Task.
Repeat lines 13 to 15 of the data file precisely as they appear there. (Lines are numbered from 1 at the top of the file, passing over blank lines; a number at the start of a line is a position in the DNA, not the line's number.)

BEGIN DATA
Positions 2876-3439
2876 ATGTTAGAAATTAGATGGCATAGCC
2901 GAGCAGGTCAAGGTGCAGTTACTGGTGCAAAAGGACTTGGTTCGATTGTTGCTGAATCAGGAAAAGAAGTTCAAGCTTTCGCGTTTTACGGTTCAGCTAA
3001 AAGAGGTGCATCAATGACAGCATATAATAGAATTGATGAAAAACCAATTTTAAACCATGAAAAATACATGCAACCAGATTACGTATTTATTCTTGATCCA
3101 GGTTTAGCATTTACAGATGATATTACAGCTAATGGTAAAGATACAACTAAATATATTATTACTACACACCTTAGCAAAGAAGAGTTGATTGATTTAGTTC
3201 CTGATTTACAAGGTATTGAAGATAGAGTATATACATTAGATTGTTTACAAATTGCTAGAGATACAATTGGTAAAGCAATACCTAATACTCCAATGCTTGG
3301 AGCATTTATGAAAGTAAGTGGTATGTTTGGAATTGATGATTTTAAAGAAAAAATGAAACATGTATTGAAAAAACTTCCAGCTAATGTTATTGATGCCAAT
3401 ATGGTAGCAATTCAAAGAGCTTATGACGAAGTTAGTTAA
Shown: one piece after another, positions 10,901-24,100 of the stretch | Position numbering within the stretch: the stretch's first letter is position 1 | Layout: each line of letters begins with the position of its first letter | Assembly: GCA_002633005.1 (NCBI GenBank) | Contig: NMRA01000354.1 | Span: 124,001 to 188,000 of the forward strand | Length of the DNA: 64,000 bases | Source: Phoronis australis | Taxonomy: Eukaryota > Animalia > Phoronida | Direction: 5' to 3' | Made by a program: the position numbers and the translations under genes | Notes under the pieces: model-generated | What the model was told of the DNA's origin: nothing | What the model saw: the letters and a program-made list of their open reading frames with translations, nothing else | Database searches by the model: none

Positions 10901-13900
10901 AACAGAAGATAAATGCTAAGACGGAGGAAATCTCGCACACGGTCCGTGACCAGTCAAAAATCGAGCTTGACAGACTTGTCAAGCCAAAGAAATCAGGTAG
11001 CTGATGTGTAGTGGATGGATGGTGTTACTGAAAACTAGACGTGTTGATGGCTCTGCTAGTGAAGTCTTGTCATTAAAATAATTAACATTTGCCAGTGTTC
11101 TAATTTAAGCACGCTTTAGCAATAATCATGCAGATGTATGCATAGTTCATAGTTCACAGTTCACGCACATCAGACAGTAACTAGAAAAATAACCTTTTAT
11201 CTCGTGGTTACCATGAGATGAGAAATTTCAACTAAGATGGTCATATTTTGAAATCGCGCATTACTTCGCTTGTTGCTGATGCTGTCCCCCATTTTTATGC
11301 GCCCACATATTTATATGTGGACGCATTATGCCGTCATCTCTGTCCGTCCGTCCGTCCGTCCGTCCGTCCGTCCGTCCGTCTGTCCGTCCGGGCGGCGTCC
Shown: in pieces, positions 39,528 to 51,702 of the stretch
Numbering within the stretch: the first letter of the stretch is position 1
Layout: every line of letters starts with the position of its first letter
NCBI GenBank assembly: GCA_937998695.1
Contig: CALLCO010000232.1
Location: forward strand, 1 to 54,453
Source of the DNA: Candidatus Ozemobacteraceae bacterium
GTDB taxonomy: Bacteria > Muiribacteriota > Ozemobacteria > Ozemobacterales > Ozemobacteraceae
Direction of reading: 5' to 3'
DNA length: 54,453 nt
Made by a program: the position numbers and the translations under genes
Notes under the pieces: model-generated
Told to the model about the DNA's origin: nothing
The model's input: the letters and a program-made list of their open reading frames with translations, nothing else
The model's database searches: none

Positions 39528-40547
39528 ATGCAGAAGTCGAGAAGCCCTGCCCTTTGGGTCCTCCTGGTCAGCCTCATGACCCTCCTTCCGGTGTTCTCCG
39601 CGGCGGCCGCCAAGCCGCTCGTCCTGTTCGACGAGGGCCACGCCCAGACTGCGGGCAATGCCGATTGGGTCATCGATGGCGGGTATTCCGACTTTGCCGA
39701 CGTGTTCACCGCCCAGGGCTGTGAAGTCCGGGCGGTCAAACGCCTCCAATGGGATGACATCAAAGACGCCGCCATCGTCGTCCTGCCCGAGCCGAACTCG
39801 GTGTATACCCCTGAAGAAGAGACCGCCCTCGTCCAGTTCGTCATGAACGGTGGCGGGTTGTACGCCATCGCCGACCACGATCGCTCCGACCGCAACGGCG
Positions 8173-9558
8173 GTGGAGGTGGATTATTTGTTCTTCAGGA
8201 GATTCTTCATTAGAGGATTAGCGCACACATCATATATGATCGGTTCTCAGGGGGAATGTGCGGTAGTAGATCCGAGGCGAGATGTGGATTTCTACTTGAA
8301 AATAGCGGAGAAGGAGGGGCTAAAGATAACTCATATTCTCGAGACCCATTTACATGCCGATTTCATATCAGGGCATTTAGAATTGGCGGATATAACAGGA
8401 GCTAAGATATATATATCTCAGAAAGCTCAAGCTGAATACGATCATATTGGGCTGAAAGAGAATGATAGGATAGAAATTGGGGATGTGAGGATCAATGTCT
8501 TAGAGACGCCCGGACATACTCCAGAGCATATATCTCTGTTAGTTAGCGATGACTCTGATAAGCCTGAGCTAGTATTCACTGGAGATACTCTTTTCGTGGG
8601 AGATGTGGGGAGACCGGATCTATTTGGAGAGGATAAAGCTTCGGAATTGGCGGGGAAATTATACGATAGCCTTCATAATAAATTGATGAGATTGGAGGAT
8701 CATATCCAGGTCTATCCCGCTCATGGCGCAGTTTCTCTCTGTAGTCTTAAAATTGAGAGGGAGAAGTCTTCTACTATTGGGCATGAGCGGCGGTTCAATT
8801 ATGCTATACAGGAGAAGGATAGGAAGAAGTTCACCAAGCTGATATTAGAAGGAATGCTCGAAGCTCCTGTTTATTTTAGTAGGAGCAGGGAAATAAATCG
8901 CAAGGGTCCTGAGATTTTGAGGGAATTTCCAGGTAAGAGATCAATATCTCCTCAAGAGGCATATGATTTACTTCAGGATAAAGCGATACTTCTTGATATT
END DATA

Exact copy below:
11101 TAATTTAAGCACGCTTTAGCAATAATCATGCAGATGTATGCATAGTTCATAGTTCACAGTTCACGCACATCAGACAGTAACTAGAAAAATAACCTTTTAT
11201 CTCGTGGTTACCATGAGATGAGAAATTTCAACTAAGATGGTCATATTTTGAAATCGCGCATTACTTCGCTTGTTGCTGATGCTGTCCCCCATTTTTATGC
11301 GCCCACATATTTATATGTGGACGCATTATGCCGTCATCTCTGTCCGTCCGTCCGTCCGTCCGTCCGTCCGTCCGTCCGTCTGTCCGTCCGGGCGGCGTCC